Next Generation Canadarm Unveiled

The mini Next Generation Canadarm prototype, suitable for orbital refueling (Credits: Canadian Space Agency).

After three years of development, prototypes of the Next Generation Canadarm were unveiled on September 27 by MacDonald, Dettwiler and Associates (MDA). The robotic arms were commisioned by the Canadian Space Agency (CSA) for $53.1 million.

“We prepared all these new systems so that we will be well-positioned for the next thing in space,” said Gilles Leclerc, the CSA’s director-general of space exploration.

The prototypes are terrestrial models, not ready for deployment to space. One of the arms is the same length as the International Space Station’s Canadarm 2, 15 meters, but is lighter and can be telescoped for storage or launch. Another prototype is 2.58 meters, a miniature unit modelled on the station’s Dextre robotic manipulator, suitable for refueling satellites and handling tools.

The NGC project initially began with the idea of once again supplying NASA with a robotic arm, this time for its new Orion spacecraft. MDA provided the four units of the original Canadarm that flew on the Space Shuttles, as well as the second generation Canadarm2 that grapples cargo ships and assists with spacewalks on ISS. There is some thought that CSA may leverage the NGC to launch its astronauts on NASA’s Orion. “Canada used its contribution of robotic arms for the shuttle and the International Space Station in terms of a swap, if you will, of Canadian technology for the placing of Canadian astronauts on those missions,” said Anthony Salloum, space adviser for the think tank Rideau Institute at the project’s launch. It seems clear that the Canadian Space Agency has something similar in mind for the NGC.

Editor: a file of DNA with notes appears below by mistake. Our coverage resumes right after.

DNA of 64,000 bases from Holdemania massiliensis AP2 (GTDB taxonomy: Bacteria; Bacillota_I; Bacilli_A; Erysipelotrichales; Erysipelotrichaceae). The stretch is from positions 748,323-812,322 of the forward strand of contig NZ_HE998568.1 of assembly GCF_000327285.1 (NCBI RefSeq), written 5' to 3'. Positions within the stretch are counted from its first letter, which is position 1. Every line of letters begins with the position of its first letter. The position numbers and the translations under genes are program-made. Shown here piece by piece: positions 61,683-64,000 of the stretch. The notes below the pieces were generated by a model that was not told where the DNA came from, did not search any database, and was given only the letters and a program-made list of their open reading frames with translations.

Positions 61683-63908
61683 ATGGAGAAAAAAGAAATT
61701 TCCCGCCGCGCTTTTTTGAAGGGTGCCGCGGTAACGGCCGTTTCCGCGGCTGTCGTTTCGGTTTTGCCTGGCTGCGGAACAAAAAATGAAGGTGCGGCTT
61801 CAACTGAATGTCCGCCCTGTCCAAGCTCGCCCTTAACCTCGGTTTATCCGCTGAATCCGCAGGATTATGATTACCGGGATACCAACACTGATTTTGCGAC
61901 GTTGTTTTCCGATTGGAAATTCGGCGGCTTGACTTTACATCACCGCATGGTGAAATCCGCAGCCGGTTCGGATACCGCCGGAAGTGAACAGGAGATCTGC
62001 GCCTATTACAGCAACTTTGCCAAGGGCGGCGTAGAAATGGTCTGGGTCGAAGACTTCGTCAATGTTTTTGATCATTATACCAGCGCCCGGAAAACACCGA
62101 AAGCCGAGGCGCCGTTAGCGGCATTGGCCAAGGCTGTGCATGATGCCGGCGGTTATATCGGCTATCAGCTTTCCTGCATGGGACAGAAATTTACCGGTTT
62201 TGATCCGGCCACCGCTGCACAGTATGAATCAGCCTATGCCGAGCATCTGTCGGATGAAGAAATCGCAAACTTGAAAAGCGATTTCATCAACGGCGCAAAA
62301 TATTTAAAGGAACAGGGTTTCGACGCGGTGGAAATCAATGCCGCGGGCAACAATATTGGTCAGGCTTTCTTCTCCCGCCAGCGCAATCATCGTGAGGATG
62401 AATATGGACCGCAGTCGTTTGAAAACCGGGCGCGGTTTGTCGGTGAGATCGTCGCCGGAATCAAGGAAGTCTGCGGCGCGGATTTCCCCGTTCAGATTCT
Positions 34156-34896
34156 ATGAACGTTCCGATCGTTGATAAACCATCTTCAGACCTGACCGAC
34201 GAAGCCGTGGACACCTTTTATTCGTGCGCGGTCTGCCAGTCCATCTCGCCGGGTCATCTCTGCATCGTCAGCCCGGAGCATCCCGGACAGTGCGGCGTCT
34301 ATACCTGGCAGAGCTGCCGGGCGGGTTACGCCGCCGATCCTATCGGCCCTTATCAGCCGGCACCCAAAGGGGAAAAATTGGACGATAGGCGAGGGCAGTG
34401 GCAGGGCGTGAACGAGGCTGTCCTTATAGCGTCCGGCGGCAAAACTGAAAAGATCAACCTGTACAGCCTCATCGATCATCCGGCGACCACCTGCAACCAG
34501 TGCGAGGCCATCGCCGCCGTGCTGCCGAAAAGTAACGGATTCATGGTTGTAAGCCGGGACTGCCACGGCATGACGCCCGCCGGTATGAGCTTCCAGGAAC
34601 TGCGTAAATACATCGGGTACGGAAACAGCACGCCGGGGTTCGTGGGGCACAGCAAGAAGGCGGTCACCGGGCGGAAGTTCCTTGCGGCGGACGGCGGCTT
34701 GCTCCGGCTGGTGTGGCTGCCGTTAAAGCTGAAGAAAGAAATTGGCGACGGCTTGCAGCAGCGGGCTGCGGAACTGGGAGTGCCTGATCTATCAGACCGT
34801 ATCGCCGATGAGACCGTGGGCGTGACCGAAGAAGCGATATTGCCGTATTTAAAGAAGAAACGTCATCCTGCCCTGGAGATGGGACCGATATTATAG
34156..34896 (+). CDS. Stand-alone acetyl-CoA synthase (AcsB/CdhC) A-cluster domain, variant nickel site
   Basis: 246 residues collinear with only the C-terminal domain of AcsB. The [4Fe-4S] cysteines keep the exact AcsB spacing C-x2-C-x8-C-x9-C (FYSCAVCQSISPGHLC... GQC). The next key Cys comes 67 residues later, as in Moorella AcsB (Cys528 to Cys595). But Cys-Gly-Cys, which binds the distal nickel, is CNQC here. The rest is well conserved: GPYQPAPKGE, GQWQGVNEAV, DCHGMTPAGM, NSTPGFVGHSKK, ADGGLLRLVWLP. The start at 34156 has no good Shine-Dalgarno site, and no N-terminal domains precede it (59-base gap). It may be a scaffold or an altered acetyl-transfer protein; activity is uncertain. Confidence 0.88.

But the agency and MDA are also looking beyond NASA this time. They see commercial potential for a robotic arm that can assist in refueling of orbital spacecraft and possibly a lunar lander mission in Canada’s future – or they did before CSA’s budget was slashed this year. Where funding priorities for the agency will now fall, and how the new Canadarm fits into that picture, remain to be seen.

The video below celebrates the 30th annivesary of Canadarm’s inaugural flight in 1981 aboard the second shuttle mission: 


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